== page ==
Human Ecology of Infectious Disease
Faculty in the Ecology, Environment, and Evolution concentration in the Department of Anthropology have expertise in analyzing the role played by human behavior, social organization, and interactions with their biophysical environment on the transmission of infectious disease, the potentiation of epidemics, and the possibilities for control and eradication of infectious diseases. Specific areas of expertise include the role of heterogeneous contact networks on epidemic outcomes (Jones), anthropogenic environmental change and emerging infectious disease (Jones, Durham), the global political economy of tropical infectious disease and health more generally (Durham, Curran, Jones), species interactions and the potential for zoonotic spillover (Jones).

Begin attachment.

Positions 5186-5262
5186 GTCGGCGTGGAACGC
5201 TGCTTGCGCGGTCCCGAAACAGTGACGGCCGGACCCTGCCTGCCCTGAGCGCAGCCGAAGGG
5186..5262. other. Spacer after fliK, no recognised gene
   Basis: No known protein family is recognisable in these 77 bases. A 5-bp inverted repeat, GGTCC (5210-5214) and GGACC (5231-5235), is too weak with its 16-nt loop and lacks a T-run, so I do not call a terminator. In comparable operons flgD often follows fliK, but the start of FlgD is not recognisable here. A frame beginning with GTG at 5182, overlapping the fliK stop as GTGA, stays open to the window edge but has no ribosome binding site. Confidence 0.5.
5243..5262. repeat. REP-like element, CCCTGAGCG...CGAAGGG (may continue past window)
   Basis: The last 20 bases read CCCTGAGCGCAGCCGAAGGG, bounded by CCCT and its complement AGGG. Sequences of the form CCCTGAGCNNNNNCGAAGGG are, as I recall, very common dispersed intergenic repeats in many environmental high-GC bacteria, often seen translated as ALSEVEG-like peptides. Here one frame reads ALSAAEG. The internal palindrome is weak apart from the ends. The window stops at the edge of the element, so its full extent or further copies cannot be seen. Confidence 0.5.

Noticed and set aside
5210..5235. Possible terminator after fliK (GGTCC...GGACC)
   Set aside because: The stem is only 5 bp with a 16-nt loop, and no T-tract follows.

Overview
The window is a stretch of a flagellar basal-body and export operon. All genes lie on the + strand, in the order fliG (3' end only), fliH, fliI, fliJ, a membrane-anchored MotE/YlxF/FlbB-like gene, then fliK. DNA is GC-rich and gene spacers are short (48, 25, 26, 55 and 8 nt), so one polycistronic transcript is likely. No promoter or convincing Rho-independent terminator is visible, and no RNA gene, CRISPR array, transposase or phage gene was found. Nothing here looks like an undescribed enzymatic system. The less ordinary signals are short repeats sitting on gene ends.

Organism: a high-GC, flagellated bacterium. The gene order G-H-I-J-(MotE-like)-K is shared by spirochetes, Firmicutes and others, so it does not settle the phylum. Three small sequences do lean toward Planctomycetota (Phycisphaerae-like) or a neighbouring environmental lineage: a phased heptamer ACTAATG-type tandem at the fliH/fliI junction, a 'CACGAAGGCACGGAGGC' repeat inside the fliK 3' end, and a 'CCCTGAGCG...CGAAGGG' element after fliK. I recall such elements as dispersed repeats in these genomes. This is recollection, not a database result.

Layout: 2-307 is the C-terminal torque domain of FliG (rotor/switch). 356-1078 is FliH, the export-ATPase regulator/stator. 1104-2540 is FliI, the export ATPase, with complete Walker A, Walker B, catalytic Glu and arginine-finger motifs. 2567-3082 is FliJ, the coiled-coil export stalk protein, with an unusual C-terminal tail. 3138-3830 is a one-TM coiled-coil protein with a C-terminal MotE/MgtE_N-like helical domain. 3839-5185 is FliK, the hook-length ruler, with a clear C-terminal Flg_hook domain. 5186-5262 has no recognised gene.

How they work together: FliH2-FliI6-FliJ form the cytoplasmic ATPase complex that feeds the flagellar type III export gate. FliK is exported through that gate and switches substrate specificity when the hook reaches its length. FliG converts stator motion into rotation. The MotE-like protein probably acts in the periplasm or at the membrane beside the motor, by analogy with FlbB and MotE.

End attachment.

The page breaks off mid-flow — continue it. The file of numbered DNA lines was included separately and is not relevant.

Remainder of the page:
EE faculty working on the human ecology infectious disease maintain diverse collaborations with scholars in global health at Stanford (e.g., Departments of Medicine, Pediatrics, Health Policy and Behavior, Microbiology and Immunology, Biological Sciences, Environmental and Earth Systems). The faculty are currently managing major research projects externally-supported by organizations include NASA, NIAID, and NSF. Durham and Jones co-teach a highly interdisciplinary course on anthropogenic environmental change and emerging infectious disease that serves as a jumping-off point for students interested in the field and engages undergraduates from multiple majors, especially Human Biology and Earth Systems.
Students working in this area have pursued research on the human ecology of malaria in the Colombian Amazon, the health and livelihood consequences of oil palm development, social networks of sex workers, the role of bushmeat trade in spillover potential of primate retroviruses.